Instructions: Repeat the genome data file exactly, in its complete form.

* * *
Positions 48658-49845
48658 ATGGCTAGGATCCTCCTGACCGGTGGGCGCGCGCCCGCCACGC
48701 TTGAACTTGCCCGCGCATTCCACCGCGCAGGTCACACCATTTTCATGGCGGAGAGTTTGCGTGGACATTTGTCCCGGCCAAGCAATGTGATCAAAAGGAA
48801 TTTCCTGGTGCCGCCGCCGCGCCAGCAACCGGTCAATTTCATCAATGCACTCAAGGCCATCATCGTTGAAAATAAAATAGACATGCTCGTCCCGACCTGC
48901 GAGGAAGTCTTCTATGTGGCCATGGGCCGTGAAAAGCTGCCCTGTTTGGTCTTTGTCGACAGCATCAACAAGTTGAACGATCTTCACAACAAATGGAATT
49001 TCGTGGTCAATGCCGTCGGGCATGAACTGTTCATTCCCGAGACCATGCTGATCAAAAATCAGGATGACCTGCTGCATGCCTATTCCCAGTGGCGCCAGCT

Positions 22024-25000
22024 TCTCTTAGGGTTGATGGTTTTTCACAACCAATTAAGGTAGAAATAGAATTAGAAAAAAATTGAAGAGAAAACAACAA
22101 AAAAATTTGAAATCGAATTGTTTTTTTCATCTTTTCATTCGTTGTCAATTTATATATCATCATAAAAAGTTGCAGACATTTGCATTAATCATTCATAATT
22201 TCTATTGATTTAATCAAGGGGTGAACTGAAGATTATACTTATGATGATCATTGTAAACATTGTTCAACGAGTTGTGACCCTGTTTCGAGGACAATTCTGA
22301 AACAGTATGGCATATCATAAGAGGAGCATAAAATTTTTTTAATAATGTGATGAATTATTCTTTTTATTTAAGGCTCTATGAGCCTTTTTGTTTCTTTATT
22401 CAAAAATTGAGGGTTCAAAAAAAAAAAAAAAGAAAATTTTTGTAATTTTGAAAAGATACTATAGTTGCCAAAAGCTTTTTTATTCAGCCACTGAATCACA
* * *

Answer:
Positions 48658-49845
48658 ATGGCTAGGATCCTCCTGACCGGTGGGCGCGCGCCCGCCACGC
48701 TTGAACTTGCCCGCGCATTCCACCGCGCAGGTCACACCATTTTCATGGCGGAGAGTTTGCGTGGACATTTGTCCCGGCCAAGCAATGTGATCAAAAGGAA
48801 TTTCCTGGTGCCGCCGCCGCGCCAGCAACCGGTCAATTTCATCAATGCACTCAAGGCCATCATCGTTGAAAATAAAATAGACATGCTCGTCCCGACCTGC
48901 GAGGAAGTCTTCTATGTGGCCATGGGCCGTGAAAAGCTGCCCTGTTTGGTCTTTGTCGACAGCATCAACAAGTTGAACGATCTTCACAACAAATGGAATT
49001 TCGTGGTCAATGCCGTCGGGCATGAACTGTTCATTCCCGAGACCATGCTGATCAAAAATCAGGATGACCTGCTGCATGCCTATTCCCAGTGGCGCCAGCT

Positions 22024-25000
22024 TCTCTTAGGGTTGATGGTTTTTCACAACCAATTAAGGTAGAAATAGAATTAGAAAAAAATTGAAGAGAAAACAACAA
22101 AAAAATTTGAAATCGAATTGTTTTTTTCATCTTTTCATTCGTTGTCAATTTATATATCATCATAAAAAGTTGCAGACATTTGCATTAATCATTCATAATT
22201 TCTATTGATTTAATCAAGGGGTGAACTGAAGATTATACTTATGATGATCATTGTAAACATTGTTCAACGAGTTGTGACCCTGTTTCGAGGACAATTCTGA
22301 AACAGTATGGCATATCATAAGAGGAGCATAAAATTTTTTTAATAATGTGATGAATTATTCTTTTTATTTAAGGCTCTATGAGCCTTTTTGTTTCTTTATT
22401 CAAAAATTGAGGGTTCAAAAAAAAAAAAAAAGAAAATTTTTGTAATTTTGAAAAGATACTATAGTTGCCAAAAGCTTTTTTATTCAGCCACTGAATCACA